Monday, May 23, 2011

Pish and Piffle

Sometimes Andrew Sullivan is exasperating.

Take this item in today’s Daily Dish: Bronski’s Beat.

It contains these lines:

It has always seemed chilling to me that gay leftists - when pushed to say what they really believe - want to keep gays in some sort of glorious, oppressed, marginalized position, until the majority agrees with the gay left's view of human nature, and revolutionizes straight society as well. This will never happen (and in my view, shouldn't).

Until then, the gay left focuses on demonizing those gays who argue for those who want to belong to their own families as equals, serve their country or commit to one another for life. In this, in my view, the gay left mirrors the Christianist right: they insist that otherness define the minority, even though most members of that minority are born and grow up in the heart of the American family, in all its variations, and of American culture, in all its permutations. No one should be marginalized for seeking otherness. But we are fighting for it to be a choice, not a fate.

All of that because some guy named Bronski wrote a book.

I don’t know Bronski; I don’t care about Bronski; I wish him well, as I would any stranger.

Sullivan, on the other hand (whom I also don’t know except through his writing) is part of my support system—OK, he doesn’t know that nor would he care much. And I find it galling that he would take the words of one, or two or even a hundred of such writers as Bronski and call him/them “the gay left.”

No one in my cohort of friends and acquaintances fits the description of Sullivan’s “the gay left,” but virtually every one of them is gay and/or a politically left person.

Sullivan trips up on his own style when in the first paragraph he uses “gay leftist.” Usually he reserves the suffix “-ist” for such as the odious Christian extremist (Christianist) or the odious Moslem extremist (Islamist).

By the second para he has forgotten that he’s writing about extremists and has omitted the suffix. Which brings me and my friends and acquaintances into the mix. We don’t belong there.

Significant writing error, that omission.

Do you suppose he’ll apologize, Dear Gentle Reader(s)?

Even when reading Sullivan (he will go over the top on occasion), the admonition applies:

Trust, but verify.

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Sunday, May 22, 2011

Are you…

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On NPR this morning a host asked, “Are you spiritual?”

What does that mean?  What, specifically, does spiritual  mean in that context?

Physically we aren’t spiritual. It’s corporal all the way, baby!

Does one believe in spirits? How can we?

One responds to a situation with emotion and then one might think about that particular emotion, questioning its genesis and its function.

The many degrees of sadness might somehow be emotionally akin to a contemplation which we might commonly call “spiritual.”  So, too, though, can be degrees of joy, elation.

But does that make us spiritual?

What is the “spirit” of America?  Why are cheerleaders sometimes called Spirit Teams?

Do you cogitate?

Do you believe in ghosts?

Are you spiritual?

I have emotional responses, some of which make me feel as though I had transcended something; I don’t call that spiritual.

Trust, but verify.

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Wednesday, May 18, 2011


There isn’t much from David Frum with which I agree; this quote, lifted from Andrew Sullivan’s The Dish, is one.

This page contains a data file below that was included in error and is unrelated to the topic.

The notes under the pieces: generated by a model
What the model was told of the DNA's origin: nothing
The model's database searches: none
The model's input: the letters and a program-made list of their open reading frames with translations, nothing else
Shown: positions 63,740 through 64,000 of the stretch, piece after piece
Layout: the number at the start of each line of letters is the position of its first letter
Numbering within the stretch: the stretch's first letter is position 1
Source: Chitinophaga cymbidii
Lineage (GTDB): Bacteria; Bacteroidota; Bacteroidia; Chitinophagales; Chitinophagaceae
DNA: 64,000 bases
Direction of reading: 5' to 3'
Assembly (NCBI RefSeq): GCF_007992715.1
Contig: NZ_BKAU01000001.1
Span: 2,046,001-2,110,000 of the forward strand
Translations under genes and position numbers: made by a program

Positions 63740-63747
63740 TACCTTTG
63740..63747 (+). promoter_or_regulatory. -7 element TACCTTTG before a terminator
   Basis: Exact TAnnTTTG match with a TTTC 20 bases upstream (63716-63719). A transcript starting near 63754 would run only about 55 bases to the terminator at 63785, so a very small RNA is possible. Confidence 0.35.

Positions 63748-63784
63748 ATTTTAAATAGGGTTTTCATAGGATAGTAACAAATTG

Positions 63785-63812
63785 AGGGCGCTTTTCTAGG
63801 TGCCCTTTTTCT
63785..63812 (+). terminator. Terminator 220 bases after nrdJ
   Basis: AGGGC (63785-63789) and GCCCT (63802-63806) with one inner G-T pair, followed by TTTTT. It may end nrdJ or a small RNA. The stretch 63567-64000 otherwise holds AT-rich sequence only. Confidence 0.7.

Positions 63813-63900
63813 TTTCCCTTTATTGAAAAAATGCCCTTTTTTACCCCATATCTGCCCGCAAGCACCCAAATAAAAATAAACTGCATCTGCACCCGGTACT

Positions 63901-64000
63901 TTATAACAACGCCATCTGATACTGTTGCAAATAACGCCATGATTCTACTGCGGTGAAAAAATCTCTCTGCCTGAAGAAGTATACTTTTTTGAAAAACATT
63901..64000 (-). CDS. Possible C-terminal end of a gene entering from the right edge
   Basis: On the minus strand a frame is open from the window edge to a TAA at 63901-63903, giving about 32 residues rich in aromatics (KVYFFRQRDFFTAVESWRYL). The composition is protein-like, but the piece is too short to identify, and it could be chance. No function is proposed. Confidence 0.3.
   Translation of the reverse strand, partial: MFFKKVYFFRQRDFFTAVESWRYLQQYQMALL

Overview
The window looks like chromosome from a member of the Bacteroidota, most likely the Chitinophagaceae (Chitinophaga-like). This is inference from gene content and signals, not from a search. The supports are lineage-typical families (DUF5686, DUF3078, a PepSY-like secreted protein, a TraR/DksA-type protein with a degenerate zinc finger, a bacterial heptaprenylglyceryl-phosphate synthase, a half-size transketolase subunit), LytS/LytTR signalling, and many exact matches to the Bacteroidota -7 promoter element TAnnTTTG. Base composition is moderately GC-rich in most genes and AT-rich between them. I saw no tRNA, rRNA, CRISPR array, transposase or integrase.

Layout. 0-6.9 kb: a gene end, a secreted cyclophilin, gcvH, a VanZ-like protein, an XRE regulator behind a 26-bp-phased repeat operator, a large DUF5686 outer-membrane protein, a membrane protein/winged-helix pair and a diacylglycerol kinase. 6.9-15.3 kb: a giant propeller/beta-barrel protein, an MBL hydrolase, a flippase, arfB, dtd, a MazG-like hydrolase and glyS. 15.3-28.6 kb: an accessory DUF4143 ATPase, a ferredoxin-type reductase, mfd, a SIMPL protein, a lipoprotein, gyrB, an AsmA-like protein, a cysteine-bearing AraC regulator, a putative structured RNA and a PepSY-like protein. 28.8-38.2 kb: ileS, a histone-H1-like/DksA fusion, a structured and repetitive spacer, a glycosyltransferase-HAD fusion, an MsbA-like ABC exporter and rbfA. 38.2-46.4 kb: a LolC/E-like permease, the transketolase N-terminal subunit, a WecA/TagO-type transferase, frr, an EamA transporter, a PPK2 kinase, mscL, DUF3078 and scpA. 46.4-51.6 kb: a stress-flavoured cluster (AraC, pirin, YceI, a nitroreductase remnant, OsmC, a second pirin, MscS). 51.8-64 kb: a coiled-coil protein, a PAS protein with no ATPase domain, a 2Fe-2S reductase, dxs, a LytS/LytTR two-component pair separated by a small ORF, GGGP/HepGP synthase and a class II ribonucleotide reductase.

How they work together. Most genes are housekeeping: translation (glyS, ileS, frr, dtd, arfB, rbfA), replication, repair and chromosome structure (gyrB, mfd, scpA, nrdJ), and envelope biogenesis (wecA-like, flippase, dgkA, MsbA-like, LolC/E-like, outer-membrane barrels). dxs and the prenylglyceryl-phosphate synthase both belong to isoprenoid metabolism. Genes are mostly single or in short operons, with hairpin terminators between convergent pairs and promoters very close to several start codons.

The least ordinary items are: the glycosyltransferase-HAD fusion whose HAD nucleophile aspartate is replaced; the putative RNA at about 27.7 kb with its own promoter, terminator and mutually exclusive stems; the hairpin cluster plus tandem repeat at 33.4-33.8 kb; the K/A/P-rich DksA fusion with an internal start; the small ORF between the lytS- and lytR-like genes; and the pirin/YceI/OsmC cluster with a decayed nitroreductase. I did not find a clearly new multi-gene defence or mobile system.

Writing about the Gingrich-vs-Ryan-Medicare-suggestion kerfuffle, Frum pens:

[T]he American public will not accept this kind of reform and will smash any politician who tries to force it upon them. There are ways to reduce the fiscal burden of Medicare, but telling seniors to buy their own damn healthcare is not going to be one of them. I wish it were somebody other than the Kenyan-anticolonialism-sharia law candidate making that argument, but it’s an important argument from any source.

Of course this proposal of Ryan’s is right wing social engineering. How can anyone not see that?

For once in his strange little life, Gingrich gets it right and has to apologize. Where’s the justice?

And I’m loving it.

Trust, but verify.

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Monday, May 2, 2011

Any man’s death diminishes me.

At this particular moment in time, as we digest the news of the death of Osama Bin Laden, Dear Gentle Reader(s), we might take a cue from President Obama as to the appropriate behavior for us all. As reported in the Los Angeles Times, “Inside the White House, aides said Obama's mood was not celebratory when told of Bin Laden's death, but rather was ‘sober and serious.’"

On the surface, the cheering crowds in New York City and outside the White House had just cause for celebration. Mr. Bin Laden certainly was cold-blooded and cruel in his capacity as the leader of al Qaeda, and he well deserved the ultimate punishment at the hands of American servicemen and in the name of the American people.

Regardless, Mr. Obama’s sobriety and seriousness are the appropriate tones for the occasion.  As John Donne wrote in Meditation XVII, “…any man's death diminishes me, because I am involved in mankind…”

Especially in circumstances such as this, we are diminished. The act of killing another human being surely stems from a failure of some sort on the part of us humans.

Somewhere in the rearing of a child who grows to become a murderer there was a lesson untaught, a lesson unlearned. Most people are not murderers—lessons taught, lessons learned. These lessons are part of every social contract.

Until we have discovered the key to unlocking the secrets of whatever causes motivations to kill, our sense of satisfaction at the time of exaction of justice ought to be tempered with, at least, a soupcon of sobriety.

Trust, but verify.

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